Tristan Thompson has a chance to become the highest Canadian pick of basketball's modern era. ((Tom Pennington/Getty Images) )

A day before he will walk across the stage at the NBA draft, Tristan Thompson was relaxed.

Anyone who may have wondered whether the Brampton, Ont., native was ready for the attention that comes along with playing professional basketball had their doubts silenced as Thompson held court Wednesday.

Declaring for the draft after his freshman season at the University of Texas, Thompson has impressed in his pre-draft workout sessions both on and off the court.

Now he has a chance to become the highest Canadian pick of basketball's modern era.

Fielding question after question on the potential of being a piece of Canadian basketball history, Thompson was a willing ambassador for his country.

"It's definitely exciting being from Canada," he said. "Everyone says [I could be] the highest Canadian pick ever. It means a lot and it just shows how much growth there's been in Canadian basketball. I'm excited and I just can't wait for it to happen."

While Bob Houbregs of Vancouver was selected second overall by the Milwaukee Hawks in 1953, Victoria's Steve Nash's selection at 15th overall in 1996 has been the number to beat in the modern era of professional basketball.

While the path from Toronto to Texas was paved with hard work, Thompson also has a charisma that reels in everyone around him.

He credited his mother for his colourful personality. "You've got to blame Andrea Thompson, my mother for that. She's just outgoing and a very lively person so I'm just outgoing and being myself and getting to know people," Thompson said.

When asked how he'd feel about ending up in different cities, Thompson was coy about the colour of his draft-day suit. "Let's just say that my colours will go with any team in this draft."

Despite rumours swirling that he cancelled remaining workouts after a session with the Detroit Pistons prior to coming to New York to go through the draft week media circuit, Thompson's destination remains wide open.

Where Cory Joseph ends up is even less certain. Thompson had only supportive things to say of his teammate, roommate and fellow Canadian. The point guard from Pickering, Ont., raised eyebrows when he made the decision to declare early.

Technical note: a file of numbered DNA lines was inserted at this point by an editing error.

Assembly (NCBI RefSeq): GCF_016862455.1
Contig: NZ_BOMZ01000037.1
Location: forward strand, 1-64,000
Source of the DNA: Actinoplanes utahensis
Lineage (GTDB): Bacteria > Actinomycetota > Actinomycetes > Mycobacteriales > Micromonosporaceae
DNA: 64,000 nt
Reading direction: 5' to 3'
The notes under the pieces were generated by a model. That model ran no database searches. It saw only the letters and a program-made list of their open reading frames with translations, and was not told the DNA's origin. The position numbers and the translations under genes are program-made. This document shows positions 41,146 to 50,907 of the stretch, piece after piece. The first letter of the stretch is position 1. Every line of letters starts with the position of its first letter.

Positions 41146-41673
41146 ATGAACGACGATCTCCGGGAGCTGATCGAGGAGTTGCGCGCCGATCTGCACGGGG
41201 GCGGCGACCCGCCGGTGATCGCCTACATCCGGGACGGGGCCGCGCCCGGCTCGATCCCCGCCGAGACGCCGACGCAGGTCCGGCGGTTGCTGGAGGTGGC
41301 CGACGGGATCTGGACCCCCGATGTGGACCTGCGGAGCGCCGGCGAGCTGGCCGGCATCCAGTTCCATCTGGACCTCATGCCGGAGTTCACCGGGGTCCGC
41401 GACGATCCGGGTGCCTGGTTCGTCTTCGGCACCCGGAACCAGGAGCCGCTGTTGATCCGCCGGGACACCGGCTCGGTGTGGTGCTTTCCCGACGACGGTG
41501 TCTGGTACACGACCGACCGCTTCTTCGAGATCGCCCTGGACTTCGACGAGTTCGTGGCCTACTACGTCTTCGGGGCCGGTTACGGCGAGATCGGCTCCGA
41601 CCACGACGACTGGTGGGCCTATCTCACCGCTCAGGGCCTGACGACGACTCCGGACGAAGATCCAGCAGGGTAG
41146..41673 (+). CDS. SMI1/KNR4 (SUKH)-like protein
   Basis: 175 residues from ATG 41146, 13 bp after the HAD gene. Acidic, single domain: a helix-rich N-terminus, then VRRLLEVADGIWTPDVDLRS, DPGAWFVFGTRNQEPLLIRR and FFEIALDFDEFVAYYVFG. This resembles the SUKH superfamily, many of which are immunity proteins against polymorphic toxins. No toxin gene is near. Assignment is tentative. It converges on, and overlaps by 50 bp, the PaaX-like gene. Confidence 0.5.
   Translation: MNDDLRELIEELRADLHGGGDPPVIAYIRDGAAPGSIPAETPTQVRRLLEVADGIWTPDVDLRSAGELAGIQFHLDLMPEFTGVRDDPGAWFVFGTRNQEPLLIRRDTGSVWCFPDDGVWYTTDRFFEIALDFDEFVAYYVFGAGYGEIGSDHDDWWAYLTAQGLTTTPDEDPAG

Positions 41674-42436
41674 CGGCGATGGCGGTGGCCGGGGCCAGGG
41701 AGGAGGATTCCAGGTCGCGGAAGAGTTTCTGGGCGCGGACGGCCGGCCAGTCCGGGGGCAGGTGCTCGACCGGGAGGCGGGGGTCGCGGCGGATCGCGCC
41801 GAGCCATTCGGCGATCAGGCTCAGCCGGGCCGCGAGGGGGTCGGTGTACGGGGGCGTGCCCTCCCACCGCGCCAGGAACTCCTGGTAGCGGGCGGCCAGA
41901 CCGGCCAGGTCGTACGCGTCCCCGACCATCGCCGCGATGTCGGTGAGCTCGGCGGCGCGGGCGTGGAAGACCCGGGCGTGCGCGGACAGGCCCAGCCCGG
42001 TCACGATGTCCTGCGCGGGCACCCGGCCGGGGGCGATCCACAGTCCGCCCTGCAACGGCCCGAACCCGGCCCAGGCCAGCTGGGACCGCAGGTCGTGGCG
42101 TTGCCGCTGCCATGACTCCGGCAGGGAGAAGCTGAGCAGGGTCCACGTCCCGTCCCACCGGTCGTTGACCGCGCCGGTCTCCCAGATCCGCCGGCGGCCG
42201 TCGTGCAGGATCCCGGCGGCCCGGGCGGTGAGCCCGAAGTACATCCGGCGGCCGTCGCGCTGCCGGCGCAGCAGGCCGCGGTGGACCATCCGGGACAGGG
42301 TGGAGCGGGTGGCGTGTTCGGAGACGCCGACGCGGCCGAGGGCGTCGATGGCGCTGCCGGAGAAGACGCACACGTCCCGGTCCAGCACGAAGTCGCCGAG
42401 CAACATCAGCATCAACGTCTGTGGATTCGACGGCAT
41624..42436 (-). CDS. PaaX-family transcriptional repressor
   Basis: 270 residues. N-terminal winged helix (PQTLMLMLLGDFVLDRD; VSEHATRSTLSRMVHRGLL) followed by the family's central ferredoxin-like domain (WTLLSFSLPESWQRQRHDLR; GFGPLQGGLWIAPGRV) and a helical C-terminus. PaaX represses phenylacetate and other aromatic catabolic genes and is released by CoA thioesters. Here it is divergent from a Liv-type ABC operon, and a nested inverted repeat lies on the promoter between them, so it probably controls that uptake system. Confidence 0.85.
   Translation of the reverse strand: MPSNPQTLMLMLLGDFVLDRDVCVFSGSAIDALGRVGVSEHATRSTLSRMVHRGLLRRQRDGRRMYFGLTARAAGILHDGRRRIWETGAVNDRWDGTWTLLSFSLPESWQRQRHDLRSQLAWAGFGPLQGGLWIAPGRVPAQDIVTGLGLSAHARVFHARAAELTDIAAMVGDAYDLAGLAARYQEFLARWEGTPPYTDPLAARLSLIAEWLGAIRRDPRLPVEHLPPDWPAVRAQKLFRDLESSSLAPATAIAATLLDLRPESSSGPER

"A lot of people questioned Cory entering the draft," said Thompson, "but I told him, 'Cory, a pro knows when he's a pro. If you think you're a pro, go ahead and enter the draft. At the end of the day it's your career and you shouldn't let anybody influence you."'

That kind of level-headed thinking is what helped Thompson when he made the decision to leave his Texas teammates for basketball's biggest stage.

"Leaving Texas, it was hard," Thompson said. "Leaving a place you really like and having a good support staff there, but at the same time I had to do what's best for me and I think I made the best decision."

The way things are looking a day before the draft, it's difficult to argue with him. The 20-year-old couldn't wipe the smile off of his face while reminiscing over his childhood dream of making it to the NBA.

"A couple of years ago we were high-school kids, dreaming about going to college and now we're dreaming about playing in the NBA," Thompson said. "It goes by so fast."

Thompson has also helped to bring Joseph out of his shell.

"It's a gift and a curse," Thompson said of his loud personality. "When you hang out with me a lot, you start to open up and start living your life. I've helped Cory a lot and he's helped me control my, I guess, craziness."